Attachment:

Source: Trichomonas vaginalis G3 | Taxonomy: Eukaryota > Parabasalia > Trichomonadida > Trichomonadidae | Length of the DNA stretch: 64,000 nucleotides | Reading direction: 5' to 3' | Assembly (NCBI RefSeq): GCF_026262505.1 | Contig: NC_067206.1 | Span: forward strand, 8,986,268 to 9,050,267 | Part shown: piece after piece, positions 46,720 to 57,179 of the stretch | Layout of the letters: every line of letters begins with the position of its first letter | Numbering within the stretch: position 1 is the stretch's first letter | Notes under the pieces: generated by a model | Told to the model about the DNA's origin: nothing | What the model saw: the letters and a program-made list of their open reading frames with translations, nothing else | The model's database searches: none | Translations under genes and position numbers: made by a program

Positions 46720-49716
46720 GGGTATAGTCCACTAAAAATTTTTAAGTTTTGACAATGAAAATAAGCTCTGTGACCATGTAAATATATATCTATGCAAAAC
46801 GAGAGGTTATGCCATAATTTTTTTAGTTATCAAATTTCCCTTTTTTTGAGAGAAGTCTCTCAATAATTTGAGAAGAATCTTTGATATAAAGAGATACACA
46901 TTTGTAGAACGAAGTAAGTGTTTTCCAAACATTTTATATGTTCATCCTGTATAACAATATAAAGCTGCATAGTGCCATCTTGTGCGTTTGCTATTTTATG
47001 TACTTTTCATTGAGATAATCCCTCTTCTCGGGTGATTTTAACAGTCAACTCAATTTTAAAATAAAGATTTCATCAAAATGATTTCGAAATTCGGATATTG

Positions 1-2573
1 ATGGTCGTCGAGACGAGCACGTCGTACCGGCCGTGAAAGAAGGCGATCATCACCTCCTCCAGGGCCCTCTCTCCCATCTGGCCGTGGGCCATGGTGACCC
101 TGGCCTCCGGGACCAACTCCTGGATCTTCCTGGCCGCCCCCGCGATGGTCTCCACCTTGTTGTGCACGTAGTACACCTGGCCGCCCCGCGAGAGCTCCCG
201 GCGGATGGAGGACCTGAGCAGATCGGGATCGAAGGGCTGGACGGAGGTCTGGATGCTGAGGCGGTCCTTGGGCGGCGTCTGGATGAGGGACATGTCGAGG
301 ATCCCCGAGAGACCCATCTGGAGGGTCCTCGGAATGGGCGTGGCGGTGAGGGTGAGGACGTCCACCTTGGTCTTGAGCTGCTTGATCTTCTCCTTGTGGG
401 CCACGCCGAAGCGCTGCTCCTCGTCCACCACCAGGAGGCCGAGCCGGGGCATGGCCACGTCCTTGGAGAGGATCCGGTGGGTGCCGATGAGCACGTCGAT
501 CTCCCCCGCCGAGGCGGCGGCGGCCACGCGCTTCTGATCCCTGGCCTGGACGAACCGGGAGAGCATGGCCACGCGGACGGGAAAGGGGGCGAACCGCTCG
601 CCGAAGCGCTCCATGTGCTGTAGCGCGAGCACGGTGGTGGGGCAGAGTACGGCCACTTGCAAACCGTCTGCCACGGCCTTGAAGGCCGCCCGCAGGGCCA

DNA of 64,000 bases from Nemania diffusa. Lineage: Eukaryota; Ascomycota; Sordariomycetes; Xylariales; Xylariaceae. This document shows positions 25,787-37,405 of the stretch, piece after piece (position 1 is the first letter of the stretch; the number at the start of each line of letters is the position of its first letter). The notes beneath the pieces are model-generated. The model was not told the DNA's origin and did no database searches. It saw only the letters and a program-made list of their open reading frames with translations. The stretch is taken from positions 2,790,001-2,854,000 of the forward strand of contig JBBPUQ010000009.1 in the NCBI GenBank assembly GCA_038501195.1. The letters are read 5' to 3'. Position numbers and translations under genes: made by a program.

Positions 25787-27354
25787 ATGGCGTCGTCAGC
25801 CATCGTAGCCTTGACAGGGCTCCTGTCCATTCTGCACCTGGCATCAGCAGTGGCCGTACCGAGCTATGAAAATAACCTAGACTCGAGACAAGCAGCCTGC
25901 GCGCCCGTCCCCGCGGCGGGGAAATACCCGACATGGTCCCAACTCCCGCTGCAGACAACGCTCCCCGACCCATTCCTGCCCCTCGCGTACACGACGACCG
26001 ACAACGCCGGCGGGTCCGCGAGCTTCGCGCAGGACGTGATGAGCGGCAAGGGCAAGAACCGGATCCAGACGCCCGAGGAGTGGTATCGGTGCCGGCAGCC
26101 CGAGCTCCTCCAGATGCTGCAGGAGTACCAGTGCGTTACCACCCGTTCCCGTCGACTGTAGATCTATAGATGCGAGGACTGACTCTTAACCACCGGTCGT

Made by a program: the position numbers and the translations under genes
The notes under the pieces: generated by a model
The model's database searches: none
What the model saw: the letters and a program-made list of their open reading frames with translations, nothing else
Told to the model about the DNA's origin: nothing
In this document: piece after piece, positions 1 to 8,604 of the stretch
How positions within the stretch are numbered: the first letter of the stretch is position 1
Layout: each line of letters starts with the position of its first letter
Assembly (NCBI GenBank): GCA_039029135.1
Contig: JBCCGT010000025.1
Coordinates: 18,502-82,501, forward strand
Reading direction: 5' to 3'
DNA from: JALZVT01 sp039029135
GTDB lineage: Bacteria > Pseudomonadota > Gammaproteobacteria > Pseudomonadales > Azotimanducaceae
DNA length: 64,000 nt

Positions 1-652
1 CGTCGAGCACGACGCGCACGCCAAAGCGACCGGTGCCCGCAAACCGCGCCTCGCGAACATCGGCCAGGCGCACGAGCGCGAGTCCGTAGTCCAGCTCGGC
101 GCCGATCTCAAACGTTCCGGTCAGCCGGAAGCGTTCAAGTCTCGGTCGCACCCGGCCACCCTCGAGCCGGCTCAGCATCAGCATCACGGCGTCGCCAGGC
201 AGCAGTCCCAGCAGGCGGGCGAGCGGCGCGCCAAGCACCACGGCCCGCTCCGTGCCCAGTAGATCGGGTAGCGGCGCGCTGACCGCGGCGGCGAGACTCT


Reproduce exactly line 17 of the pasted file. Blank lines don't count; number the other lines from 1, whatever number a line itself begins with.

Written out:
25787 ATGGCGTCGTCAGC